A therapist who truly understands trauma and the requirements of moving on from it understands the limitation of any one modality and will not hesitate to cooperate with other practitioners (neurofeedback, diet and nutrition, occupational therapy, physical therapy, speech therapy, massage and acupuncture, etc.) as needed to address your specific needs.
If a therapist promises “full healing and recovery," “full reversal of trauma," or feeling better in 10 sessions, I’d suggest that you keep looking, especially if you have a history of multiple traumas.
Trauma takes things away from us and some can’t be returned, ever. For some survivors, the losses are physical, and tangible, such as people we loved or a body that once functioned perfectly. For others, the losses are emotional or intangible, such as a sense of uncomplicated wholeness, pristine memories of beloved times and places. Either way, coming to terms with irreversible loss is an essential part of trauma integration. Anyone who implies otherwise makes the journey ultimately harder for survivors.
4. What should a trauma approach include? A trauma therapy approach should target all five aspects of your wellbeing (emotional, cognitive, physical, spiritual and social). Different therapists do this in a variety of ways.
I've become a strong advocate of a comprehensive strategy. I pursue this with the Expressive Trauma Integration approach which grew out of my own life experience as a survivor and later academic research. The Expressive Trauma Integration framework has three pillars:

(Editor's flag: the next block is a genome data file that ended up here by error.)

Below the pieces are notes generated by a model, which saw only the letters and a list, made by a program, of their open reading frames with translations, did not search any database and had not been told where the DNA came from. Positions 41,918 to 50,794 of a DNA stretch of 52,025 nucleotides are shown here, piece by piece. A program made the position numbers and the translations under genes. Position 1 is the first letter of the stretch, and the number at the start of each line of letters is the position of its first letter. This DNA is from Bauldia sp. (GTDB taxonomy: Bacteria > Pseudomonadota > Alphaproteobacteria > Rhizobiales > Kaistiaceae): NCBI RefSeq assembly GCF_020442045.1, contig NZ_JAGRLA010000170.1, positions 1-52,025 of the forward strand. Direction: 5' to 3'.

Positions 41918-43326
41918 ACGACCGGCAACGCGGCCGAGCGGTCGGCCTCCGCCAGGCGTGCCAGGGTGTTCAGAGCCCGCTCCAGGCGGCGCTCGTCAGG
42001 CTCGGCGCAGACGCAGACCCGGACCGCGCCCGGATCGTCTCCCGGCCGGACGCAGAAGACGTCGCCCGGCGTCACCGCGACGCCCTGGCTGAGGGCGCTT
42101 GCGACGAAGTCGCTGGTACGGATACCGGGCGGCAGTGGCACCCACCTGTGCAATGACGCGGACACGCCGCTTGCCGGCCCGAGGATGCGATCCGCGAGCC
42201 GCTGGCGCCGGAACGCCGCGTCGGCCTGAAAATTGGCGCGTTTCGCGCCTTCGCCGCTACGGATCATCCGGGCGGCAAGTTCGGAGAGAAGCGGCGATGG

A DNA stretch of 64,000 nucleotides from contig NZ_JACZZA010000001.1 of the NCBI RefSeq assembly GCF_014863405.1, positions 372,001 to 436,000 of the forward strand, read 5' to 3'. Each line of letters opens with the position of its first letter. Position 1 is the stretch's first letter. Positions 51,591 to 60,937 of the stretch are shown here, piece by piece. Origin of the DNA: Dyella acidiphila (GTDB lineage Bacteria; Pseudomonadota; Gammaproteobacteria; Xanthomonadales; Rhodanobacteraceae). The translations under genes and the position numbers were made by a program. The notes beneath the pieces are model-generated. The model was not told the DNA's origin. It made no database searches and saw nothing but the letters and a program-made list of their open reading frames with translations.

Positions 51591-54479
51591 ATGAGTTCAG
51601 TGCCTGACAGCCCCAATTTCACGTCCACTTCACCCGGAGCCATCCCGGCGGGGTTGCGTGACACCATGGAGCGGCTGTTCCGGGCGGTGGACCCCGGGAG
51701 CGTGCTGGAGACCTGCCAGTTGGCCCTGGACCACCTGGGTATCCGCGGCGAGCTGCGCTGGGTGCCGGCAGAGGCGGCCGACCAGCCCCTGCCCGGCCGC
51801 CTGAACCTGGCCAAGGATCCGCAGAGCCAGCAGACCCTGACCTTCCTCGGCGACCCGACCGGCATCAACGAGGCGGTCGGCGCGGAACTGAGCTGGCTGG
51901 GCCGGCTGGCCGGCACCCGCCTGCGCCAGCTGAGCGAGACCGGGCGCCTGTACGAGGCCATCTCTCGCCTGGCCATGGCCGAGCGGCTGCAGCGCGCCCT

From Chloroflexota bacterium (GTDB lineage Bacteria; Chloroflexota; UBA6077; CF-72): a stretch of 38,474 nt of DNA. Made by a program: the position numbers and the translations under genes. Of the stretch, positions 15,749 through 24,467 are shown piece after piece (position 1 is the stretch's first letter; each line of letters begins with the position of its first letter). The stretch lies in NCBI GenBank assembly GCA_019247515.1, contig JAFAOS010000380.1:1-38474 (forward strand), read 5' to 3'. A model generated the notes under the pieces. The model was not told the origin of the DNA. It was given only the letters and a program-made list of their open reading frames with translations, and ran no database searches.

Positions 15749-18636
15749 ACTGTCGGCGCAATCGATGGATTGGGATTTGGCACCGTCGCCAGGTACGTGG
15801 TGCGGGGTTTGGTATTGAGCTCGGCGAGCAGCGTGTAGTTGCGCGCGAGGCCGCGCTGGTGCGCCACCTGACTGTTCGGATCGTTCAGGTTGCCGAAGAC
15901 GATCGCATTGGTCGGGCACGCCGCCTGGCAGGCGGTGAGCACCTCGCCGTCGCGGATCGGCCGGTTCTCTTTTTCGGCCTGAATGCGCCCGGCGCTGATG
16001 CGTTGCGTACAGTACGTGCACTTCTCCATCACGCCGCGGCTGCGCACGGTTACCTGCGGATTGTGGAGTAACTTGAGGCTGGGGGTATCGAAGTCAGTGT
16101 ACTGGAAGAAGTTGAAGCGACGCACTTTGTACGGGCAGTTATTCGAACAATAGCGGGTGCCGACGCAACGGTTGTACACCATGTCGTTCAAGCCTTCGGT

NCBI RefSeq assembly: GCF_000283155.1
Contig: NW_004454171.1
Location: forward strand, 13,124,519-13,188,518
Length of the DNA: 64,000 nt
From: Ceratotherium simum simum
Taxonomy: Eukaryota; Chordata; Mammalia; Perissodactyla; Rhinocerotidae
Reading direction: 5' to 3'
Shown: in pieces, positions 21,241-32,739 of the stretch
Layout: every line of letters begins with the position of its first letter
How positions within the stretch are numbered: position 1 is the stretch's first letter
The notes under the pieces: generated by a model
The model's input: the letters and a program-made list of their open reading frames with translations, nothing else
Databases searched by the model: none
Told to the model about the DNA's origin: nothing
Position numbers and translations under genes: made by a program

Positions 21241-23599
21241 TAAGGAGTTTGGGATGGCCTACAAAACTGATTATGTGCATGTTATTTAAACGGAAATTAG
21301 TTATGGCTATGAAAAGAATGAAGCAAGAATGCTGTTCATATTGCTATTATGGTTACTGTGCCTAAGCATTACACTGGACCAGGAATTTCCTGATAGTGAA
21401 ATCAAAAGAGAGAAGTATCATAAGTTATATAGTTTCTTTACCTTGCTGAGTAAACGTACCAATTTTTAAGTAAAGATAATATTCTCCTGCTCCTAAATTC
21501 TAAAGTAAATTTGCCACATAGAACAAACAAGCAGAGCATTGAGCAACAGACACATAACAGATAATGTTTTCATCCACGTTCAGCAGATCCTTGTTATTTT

(A) Experiential psychoeducation about the biological, emotional and physical effects of trauma on survivors and families (individual trauma) and communities (communal trauma).
(B) Experiential modalities (bottom-up) that target the lower parts of the brain and help with relaxing/engaging the hyper/hypo nervous system responses.
(C) Self-sustainability—Setbacks following encouraging progress are common after trauma. This means that many of the challenges that life brings to everyone emulate the dynamics of trauma. Stress of any kind can easily send survivors into Withdrawal (stage #3 in the ETI roadmap after trauma).
It doesn’t mean survivors are necessarily destined for a harder life. It means that we must be more conscientious and strategic in the approach we use to manage sustainability. Part of therapy should be devoted to figuring out and revising routines to accomplish this.